One world, many peoples: international justice in John Rawls’s The Law of Peoples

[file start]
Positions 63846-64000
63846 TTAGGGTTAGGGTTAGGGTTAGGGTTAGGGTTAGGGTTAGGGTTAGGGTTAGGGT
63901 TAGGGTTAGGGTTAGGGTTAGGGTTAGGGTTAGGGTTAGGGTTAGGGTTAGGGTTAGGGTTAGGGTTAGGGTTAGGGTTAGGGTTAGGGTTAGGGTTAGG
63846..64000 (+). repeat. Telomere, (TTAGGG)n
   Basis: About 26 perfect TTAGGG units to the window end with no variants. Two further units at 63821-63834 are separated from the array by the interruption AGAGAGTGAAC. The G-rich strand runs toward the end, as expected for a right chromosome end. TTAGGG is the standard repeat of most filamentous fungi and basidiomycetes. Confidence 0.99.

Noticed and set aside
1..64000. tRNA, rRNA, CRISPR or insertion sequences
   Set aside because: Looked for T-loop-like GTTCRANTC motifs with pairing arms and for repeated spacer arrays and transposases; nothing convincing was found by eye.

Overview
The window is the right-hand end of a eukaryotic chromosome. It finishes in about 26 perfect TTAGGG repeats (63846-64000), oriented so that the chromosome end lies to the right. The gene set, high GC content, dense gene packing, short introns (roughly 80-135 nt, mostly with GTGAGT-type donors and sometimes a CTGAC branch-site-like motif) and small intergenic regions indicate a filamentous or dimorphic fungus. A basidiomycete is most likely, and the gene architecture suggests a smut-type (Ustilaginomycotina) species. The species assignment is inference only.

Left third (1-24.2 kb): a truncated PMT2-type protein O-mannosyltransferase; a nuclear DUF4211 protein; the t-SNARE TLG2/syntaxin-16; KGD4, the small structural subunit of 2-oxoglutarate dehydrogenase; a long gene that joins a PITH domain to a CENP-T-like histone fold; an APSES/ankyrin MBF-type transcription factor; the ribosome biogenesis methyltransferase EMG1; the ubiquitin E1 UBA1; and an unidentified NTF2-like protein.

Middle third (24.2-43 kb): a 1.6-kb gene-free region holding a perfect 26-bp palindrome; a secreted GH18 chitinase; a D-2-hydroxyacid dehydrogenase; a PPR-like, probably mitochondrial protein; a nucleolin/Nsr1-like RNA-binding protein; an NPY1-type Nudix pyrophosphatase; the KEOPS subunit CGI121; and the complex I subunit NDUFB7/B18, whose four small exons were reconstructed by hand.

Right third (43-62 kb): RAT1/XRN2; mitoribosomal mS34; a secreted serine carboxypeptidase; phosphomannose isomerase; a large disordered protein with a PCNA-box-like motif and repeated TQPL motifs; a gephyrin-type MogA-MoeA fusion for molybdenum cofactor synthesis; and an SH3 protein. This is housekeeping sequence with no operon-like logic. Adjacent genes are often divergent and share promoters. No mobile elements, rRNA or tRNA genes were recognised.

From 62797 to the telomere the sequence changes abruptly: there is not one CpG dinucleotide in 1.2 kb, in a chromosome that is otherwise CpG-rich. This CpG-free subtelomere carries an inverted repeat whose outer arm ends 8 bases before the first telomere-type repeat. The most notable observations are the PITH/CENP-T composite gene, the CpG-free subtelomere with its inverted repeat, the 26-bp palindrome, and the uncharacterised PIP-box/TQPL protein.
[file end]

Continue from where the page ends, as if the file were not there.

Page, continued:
We live in “one world.” The globe is an ecological whole, suffi ciently connected that it is now possible to envision climate changes and catastrophes that affect the entire planet. 2 The world’s economy is increasingly becoming interconnected. Human beings recognize a common humanity, including a body of human rights. But we are not the “single nation state” hypothesized by the South Commission. We are divided into many peoples, governed by the slightly more than the 191 states recognized by the United Nations as members. But the existence of many peoples does not answer the normative questions implicit in the South Commission’s warning. Should we be trying to govern the one world as if we were one people – and take on the task of building a single stable world order, bridging the divides between the much better-off top fi fth and much less well-off bottom four-fi fths? Or, should the one world be governed as if it were two sets of peoples, one set free and the other not? Or, should a third order shape the world, one that encompasses many peoples who develop the rules, agreements and accommodations that are needed to keep those peoples at peace where possible and promote mutually advantageous cooperation, while taking those measures that address the emergencies and extremes to which all decent states would concur?